Prostate cancer isn’t just about men, and it may be inherited. A recent study led by Peter Nelson, MD (Fred Hutchinson Cancer Research Center) has shown that 12% of advanced prostate cancers may be caused by 16 different heritable genes. That means that both men and women need to be aware of their family history of prostate cancer because it could put them at greater risk of developing breast, ovarian, and pancreatic cancers.
Breaks in DNA occur thousands of times in each cell cycle, and normal cells have several ways to prevent or repair DNA damage. However, mutations in DNA damage repair (DDR) genes can lead to the accumulation of mutations that can promote cancer formation. Most notable of these are defects in BRCA1/2 genes, which are well known for increasing a woman’s risk of breast and ovarian cancer.
The results of a recent New England Journal of Medicine article now suggest that all men with metastatic prostate cancer at diagnosis should strongly consider undergoing genetic testing for DDR gene mutations they could have inherited from their parents. Families of men found to have these DDR mutations should seek genetic counseling for all the children of the prostate cancer patient.1
Novel “Checkpoint Immunotherapy” Appears Promising in Prostate Cancer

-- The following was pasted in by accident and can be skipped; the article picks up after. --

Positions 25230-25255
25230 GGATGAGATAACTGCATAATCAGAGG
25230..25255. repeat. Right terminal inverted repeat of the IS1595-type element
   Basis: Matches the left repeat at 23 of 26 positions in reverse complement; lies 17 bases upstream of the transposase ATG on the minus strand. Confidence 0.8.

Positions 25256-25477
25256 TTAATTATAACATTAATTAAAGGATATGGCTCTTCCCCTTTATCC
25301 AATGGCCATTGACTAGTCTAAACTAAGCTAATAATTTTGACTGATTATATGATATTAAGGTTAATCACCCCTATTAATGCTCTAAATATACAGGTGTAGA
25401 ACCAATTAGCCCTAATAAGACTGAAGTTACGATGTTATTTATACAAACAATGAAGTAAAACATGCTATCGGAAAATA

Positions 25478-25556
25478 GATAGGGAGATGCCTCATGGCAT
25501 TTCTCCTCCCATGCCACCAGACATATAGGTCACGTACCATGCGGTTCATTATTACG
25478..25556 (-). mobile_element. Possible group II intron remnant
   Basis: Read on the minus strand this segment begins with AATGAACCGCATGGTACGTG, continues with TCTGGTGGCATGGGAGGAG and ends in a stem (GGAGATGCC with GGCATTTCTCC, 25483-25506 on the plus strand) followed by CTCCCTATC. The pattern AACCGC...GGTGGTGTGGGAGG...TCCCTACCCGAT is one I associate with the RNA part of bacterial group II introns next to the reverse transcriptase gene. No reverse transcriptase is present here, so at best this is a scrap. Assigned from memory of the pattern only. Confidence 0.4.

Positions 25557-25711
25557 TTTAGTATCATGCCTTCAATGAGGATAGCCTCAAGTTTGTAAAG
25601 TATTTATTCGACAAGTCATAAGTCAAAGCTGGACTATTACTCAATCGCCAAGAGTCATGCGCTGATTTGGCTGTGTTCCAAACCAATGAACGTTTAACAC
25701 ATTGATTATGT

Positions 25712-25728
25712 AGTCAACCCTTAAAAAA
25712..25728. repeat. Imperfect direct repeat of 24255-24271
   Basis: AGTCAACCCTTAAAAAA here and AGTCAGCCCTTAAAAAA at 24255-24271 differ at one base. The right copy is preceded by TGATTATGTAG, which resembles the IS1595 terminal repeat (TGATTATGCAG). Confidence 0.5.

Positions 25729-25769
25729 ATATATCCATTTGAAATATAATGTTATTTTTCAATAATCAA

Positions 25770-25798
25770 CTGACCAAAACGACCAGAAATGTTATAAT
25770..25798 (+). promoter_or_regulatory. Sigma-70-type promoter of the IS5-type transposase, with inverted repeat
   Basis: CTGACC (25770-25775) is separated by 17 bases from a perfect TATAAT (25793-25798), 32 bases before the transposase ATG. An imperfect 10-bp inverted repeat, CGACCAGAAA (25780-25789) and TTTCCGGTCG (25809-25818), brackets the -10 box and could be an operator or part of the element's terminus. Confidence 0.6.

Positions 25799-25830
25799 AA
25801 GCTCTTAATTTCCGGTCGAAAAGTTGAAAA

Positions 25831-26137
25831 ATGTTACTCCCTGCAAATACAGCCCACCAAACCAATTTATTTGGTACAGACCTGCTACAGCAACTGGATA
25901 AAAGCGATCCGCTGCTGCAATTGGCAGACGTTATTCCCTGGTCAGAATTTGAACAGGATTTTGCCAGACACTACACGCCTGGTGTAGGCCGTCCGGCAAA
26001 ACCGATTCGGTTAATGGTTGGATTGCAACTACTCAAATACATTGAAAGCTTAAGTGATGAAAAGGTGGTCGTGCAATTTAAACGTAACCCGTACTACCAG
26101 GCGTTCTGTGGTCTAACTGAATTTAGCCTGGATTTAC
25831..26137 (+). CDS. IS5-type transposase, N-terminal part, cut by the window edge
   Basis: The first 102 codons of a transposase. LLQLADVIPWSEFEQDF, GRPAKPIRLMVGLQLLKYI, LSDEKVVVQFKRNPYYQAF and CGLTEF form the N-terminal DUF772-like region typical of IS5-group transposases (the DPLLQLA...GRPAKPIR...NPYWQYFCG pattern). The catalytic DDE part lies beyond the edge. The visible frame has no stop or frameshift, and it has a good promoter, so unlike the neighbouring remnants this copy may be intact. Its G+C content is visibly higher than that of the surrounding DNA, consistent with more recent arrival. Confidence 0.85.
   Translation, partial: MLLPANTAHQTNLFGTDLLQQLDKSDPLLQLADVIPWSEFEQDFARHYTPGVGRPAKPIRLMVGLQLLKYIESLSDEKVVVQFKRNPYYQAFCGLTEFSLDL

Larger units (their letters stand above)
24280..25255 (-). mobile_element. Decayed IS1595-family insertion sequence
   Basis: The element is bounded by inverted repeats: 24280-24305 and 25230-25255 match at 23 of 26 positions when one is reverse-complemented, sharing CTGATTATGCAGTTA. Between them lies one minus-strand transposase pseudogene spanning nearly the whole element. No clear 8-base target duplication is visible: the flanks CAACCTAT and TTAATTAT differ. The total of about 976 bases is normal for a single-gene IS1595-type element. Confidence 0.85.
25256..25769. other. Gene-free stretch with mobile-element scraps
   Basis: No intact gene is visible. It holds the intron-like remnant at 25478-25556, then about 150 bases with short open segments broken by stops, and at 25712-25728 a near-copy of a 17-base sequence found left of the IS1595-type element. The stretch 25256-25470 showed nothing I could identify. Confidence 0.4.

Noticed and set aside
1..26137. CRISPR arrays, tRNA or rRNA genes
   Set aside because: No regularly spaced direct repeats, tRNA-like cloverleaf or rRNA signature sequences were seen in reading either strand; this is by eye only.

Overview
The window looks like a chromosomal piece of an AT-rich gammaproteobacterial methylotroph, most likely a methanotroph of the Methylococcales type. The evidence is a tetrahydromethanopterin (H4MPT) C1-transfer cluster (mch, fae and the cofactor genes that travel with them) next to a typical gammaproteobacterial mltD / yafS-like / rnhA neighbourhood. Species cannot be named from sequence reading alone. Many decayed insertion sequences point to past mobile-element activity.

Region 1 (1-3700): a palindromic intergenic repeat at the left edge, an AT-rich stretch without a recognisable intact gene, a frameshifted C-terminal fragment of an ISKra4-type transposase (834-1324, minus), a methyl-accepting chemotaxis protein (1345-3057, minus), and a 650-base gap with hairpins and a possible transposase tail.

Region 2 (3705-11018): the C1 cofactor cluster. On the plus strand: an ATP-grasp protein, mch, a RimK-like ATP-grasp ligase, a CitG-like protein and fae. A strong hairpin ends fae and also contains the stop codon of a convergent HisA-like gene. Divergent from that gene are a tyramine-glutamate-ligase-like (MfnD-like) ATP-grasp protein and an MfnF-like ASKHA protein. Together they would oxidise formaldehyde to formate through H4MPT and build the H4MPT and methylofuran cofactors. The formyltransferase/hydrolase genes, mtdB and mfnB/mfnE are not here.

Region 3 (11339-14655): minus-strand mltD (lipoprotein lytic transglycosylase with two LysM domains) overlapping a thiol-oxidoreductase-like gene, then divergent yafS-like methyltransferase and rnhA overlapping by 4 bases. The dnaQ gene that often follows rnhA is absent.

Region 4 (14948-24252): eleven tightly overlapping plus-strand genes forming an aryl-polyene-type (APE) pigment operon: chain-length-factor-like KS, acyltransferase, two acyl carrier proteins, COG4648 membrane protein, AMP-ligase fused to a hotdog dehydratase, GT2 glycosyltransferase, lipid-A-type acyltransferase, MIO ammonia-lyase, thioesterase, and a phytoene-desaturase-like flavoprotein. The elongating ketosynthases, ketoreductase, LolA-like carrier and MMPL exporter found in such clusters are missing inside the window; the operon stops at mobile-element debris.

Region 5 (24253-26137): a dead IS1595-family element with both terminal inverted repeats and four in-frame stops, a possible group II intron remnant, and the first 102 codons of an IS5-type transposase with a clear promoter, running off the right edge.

Checkpoint immunotherapy is a revolutionary cancer treatment improving outcomes in a variety of cancers. Keytruda (pembrolizumab) is a “checkpoint inhibitor” monoclonal antibody that helps to restore the body’s immune system in fighting cancer. It creates its anti-cancer effects by blocking a specific protein used by cancer cells called PD-L1, to escape an attack by the immune system. Once PD-L1 is blocked, cells of the immune system are able to identify cancer cells as a threat, and initiate an attack to destroy the cancer. Keytruda had not been carefully studied in prostate cancer patients until 2016. Dr. Julie Graff (Oregon Health & Science University) and her team reported “exceptional prostate cancer responders” to the checkpoint inhibitor Keytruda in prostate cancer patients with Xtandi (enzalutamide) resistant cancers. Dr. Graff found that certain men with advanced, Xtandi-resistant prostate cancer exhibited responses to Keytruda treatment, with near complete reductions in prostate specific antigen (PSA) as well as resolution of metastases on CT scans.2